If you’re buying the house at the wholesale prices why shouldn’t your house be the nicest at its price range on the market? When you flip your going to be putting all that money in to it, it should be almost a brand new house and that’s going to stand out from every other property. You just have to be sure that you don’t get greedy and price it too high.

I would be very apprehensive about purchasing anything in an area with price depreciation near 50% in just a few years while some still sit on the market for 2 years. That’s not a buyers market in my opinion, that’s a dead market. It would be a very difficult thing to find a property for such a good deal that you will still profit with heavy depreciation over the course of 2 years while being the best property on the market. Not that this isn’t possible, just very improbable. When very few people are moving to an area (like 1 for every 1,000 available houses) that is not a place to invest. Eventually, these properties will be worth less than the it’s replacement cost. If the cost of new construction is higher than the property values, get out and stay out.

Thanks for the responses! I really do love spending time reading all your remarks and personal experiences. I will continue to do more research and venture into other cities and towns. Is there a place to go and find out were the growth is? Such as the clerks office, or any other government office?

Hi Steve,
I’m frim Grand Blanc too.
I’ll tell you what we’ve done and my beliefs for this area as we are somewhat sucessfull in real estate.

We own 29 rental units from a 9 unit building all the way down to a couple of sfh.
We did a flip right before the market flopped in grand blanc and made about 15,000. in a week. That was begginers luck and I was hooked!
Other than that we have most of our rentals in the lower middle class areas like Mt. Morris and Burton.
Right now we don’t have any vacancies.
What you’ll find in these areas is that the working class ( my husband calls them the drinking class ) need a place to rent. They can’t afford ownership and if they could I don’t think they would chose ownership.
The psychology of our economy should really be studied because I think it’s very interesting.
Our house taxes actually went down this year along with our sev’s.
I would say you might not find houses to flip but the rental market is still definitely strong.
We love tax auctions and bought a three unit in Burton this way. They are held in July, tell me if you need the website.
You have to pay all cash and do your due dilligence. That includes many drive bys and even " finding " an open window to take a lokk inside.
We bought a three unit, it needed complete rehab. We bought it for about 4,800. Borrowed 20,000. for fix up with payments of 295. per month for 10 yrs.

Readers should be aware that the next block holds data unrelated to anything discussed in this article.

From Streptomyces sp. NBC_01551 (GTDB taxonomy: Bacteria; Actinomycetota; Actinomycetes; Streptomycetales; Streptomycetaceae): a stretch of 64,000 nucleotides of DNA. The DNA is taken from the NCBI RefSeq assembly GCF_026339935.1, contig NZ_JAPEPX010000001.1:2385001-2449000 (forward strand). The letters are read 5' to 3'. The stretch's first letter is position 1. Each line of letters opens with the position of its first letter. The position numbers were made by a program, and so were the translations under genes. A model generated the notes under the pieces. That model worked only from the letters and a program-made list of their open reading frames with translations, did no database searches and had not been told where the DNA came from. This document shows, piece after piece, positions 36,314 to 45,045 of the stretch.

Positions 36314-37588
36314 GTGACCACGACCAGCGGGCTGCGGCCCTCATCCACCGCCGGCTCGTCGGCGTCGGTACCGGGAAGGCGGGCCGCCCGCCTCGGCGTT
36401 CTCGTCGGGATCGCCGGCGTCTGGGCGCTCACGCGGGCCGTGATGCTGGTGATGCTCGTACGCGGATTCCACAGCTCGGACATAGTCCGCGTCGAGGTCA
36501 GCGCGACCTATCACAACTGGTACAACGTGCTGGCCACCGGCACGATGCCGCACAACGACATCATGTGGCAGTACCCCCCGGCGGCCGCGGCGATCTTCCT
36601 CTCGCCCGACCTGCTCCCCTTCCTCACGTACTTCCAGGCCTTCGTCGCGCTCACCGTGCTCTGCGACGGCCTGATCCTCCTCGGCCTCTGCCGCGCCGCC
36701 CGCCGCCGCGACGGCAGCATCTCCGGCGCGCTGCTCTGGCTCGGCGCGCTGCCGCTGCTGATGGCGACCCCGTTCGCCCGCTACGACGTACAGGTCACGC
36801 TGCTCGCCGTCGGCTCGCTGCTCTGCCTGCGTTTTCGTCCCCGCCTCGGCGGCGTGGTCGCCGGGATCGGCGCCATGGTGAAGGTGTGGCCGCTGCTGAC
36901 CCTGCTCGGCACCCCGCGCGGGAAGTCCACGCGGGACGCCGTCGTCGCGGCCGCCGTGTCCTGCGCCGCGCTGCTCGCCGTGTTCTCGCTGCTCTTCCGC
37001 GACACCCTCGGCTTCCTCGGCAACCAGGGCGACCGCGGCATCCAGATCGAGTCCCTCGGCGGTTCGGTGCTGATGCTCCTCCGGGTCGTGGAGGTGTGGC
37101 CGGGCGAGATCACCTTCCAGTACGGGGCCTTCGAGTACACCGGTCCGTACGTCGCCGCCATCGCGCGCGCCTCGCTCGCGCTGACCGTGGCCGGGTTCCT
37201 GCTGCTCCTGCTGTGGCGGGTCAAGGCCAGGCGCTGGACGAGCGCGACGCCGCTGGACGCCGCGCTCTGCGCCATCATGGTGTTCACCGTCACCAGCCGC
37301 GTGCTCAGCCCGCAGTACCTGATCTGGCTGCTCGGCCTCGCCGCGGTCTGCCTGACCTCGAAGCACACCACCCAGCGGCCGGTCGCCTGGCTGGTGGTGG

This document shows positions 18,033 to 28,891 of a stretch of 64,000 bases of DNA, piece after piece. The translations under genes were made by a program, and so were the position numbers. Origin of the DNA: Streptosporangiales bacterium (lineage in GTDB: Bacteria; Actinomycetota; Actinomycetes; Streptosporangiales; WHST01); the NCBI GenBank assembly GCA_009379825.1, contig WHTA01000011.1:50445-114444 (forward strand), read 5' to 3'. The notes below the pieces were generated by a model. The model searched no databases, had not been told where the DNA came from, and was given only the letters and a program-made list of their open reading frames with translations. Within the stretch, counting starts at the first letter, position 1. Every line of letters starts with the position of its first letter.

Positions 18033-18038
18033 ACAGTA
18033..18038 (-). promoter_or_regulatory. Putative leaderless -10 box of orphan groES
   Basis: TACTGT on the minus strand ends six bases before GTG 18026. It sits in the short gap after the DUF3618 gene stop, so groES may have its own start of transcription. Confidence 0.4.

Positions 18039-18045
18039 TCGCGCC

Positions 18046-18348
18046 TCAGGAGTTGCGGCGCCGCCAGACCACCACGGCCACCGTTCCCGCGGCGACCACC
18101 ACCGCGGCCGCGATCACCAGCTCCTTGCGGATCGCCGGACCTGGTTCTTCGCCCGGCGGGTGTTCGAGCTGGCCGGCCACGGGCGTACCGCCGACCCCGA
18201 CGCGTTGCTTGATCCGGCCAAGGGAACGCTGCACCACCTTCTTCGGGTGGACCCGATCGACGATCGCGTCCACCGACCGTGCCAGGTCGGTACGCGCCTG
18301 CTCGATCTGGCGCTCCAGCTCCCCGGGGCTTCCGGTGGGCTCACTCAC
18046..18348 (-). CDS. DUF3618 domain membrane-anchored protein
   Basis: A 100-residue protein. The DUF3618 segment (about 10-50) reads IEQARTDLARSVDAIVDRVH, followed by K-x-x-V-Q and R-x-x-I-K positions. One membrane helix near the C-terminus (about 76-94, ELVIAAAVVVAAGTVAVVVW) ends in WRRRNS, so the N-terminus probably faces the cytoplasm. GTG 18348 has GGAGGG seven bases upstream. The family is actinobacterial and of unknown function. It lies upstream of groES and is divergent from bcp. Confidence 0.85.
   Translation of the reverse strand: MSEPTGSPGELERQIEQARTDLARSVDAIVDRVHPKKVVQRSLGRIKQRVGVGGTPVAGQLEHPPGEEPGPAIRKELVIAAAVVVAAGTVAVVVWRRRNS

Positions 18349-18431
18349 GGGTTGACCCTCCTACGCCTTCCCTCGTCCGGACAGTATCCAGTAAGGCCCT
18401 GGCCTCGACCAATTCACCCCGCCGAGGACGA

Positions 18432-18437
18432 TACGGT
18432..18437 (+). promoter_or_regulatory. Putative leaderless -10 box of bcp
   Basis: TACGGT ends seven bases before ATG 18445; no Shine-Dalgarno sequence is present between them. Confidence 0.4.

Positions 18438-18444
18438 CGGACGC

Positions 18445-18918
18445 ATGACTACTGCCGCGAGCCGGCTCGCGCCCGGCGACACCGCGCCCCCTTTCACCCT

We rent this property out for 1,200. per month. It’s worth about 100,000.
I agree with Danny the Great that our market is not slow but dead. However, that goes back to the psychology of the state, and our cities (flint, detroit) Unfortunately welfare is a cycle that our state seems to be in.
40 years ago you could get a job w/ vacations and all the benefits making 40-50,000. per year. That was w/ no education. Our residents made the mistake of thinking that gm owed them to continue that even though people would have buddies clock them out and go home and sleep or go out and drink and to strip bars (they didn’t show that in Mikes movie). Then the employees got upset when gm and other auto makers could find better and cheeper labor south of the border.
I want to say that as a business owner they had no choice and that the employees ( No… not all of them ) cooked their own goose. As a business owner I would have done the same thing.
But now somehow our complete economic down fall is the complete fault of all the auto manufacturers when we really did it to our selves.
So for years in Michigan you didn’t need education for great, easy employment. The people that came to expect this employment are our fathers ( I’m 40). They have passed this expectation of someone else taking care of all our needs without us doing a damn thing. Unemployment and welfare are certainly easy and if we can’t work at gm who will take care of us?
That is still our mentality.
If you live in Michigan Get An Education!!! Get a job. My daughter and son-in-law each found one within a week. If you can’t find a job it’s because the way you present yourself!!! If you have to wait tables and go to school its o.k.
If you can’t afford an education get financial aid or self educate!! You will be amazed at what happens if you actually try to do somthing!